Even in cases of war, troops are often given several months' notice before deployment. In this case, the Guardsmen are on state orders, which are not typically used for long-term missions. Under state orders, troops are under the control of the governor. In that status, they are effectively state employees -- paid by the state and not falling under Defense Department rules. Guardsmen on state orders are often paid less and do not accrue any benefits associated with active duty, such as the GI Bill or VA home loan eligibility.
For long-term missions, such as the responses to the pandemic and the Jan. 6, 2021, insurrection, Guardsmen are typically activated under Title 32 orders -- granting them full federal pay and benefits, though they remain under the command of the governors of the states they serve. They are not entitled to federal legal protection against civilian employer retaliation and home foreclosure, protections that those on federal orders enjoy.
While Operation Lone Star is underway, there is a separate federally funded Guard mission on the border comprising about 2,000 troops who are effectively conducting the same mission but are being paid more and accruing benefits.
"Even if Abbott ends the mission tomorrow, he can start it again in the next election," Schuler said. "I may not be serving five years, but I know there will be soldiers just like me who are facing the same problems I am now. Hopefully by unionizing, at least future governors will know if they push soldiers too far, they'll just unionize and create a public policy or perceptive nightmare."
But the Texas Military Department is stressing to troops that state law prohibits public employees -- in this case, Guardsmen -- from collective bargaining and strikes.
"Servicemembers should not be misled by union agitators into believing that Texas law allows them to engage in collective bargaining, it does not," a statement from the Texas Military Department said in February.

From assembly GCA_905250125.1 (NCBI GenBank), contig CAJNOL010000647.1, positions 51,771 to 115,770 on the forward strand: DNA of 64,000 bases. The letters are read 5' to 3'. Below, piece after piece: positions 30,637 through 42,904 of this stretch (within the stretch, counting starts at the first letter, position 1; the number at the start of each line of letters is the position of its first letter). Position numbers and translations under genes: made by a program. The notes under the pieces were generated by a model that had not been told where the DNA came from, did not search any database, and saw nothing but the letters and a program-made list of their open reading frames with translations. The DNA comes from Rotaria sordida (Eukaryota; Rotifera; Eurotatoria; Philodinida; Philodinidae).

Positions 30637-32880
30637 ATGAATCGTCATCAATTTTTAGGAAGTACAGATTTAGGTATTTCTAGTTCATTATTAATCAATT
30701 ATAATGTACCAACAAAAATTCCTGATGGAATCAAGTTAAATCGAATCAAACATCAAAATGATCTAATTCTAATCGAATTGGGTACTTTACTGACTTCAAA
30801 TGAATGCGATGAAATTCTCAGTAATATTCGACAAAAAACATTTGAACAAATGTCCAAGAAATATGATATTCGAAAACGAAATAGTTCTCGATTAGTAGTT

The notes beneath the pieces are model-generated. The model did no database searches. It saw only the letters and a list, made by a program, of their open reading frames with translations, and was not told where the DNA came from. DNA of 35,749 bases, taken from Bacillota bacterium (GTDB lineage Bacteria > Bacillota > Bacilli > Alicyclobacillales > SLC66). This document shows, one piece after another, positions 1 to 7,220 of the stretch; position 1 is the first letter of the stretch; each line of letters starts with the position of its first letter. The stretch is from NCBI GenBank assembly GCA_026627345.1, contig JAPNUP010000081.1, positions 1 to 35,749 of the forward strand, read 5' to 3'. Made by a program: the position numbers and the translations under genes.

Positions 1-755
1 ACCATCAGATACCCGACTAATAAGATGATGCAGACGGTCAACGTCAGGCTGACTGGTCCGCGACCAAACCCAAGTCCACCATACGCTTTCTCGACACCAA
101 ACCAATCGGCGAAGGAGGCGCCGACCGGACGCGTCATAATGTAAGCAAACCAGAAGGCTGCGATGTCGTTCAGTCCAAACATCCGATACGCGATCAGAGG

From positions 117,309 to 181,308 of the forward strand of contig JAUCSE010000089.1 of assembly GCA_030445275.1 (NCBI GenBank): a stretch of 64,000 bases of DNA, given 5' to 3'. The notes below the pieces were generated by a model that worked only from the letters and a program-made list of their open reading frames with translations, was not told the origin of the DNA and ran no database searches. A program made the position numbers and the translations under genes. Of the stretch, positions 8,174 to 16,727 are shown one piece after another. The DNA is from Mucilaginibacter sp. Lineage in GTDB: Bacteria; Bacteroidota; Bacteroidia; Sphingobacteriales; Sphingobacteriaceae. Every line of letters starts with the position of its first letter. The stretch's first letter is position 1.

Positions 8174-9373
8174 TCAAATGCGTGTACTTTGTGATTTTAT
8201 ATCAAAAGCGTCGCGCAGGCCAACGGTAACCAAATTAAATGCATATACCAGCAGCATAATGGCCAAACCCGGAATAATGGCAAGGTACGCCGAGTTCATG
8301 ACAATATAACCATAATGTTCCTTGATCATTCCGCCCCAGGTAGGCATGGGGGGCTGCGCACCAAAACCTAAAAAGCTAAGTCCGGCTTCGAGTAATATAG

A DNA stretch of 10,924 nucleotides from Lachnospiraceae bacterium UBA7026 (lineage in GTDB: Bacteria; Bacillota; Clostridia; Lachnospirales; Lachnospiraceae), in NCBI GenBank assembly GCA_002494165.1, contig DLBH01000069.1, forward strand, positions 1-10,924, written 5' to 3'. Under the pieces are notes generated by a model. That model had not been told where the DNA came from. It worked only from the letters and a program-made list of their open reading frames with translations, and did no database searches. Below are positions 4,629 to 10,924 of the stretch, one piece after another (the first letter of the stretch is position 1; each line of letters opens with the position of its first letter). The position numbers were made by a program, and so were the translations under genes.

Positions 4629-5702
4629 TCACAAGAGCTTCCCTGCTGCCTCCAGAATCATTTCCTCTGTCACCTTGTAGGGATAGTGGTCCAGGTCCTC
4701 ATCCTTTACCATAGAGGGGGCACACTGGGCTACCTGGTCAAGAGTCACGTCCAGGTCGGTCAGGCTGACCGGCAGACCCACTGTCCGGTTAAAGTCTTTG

But that warning is a straw man, union organizers say. They are aware of Texas laws curtailing the ability to bargain and strike, which isn't the Guardsmen's goal.
Schuler sees it as an intimidation tactic.
"It is every soldier's legal right to join this union if they want to," he said. "I think they're trying to confuse soldiers. We know we can't collectively bargain, and we aren't looking to strike. I think they conflate unionizing with that and [are] taking advantage of potential lack of knowledge among soldiers."
The union aims for short-term goals such as establishing a cordial relationship with Texas Guard leadership and long-term goals like advocating for troop-friendly legislation. One bill for which Schuler said he would advocate would require that a governor seek the consent of the Texas Legislature for any involuntary state missions that exceed 30 days, an idea he hopes would be appealing to fiscal conservatives.
The tipping point for Schuler was the treatment of soldiers on the border mission. Troops usually get around four days of leave a month and are limited to a strict radius in which they are allowed to travel. Many troops' homes are outside that radius -- or they have to spend half their leave just on the travel. Discussions on leave and how far Guardsmen are allowed to travel have been consistent points of contention between senior leaders, according to recorded phone calls and meetings obtained by Military.com.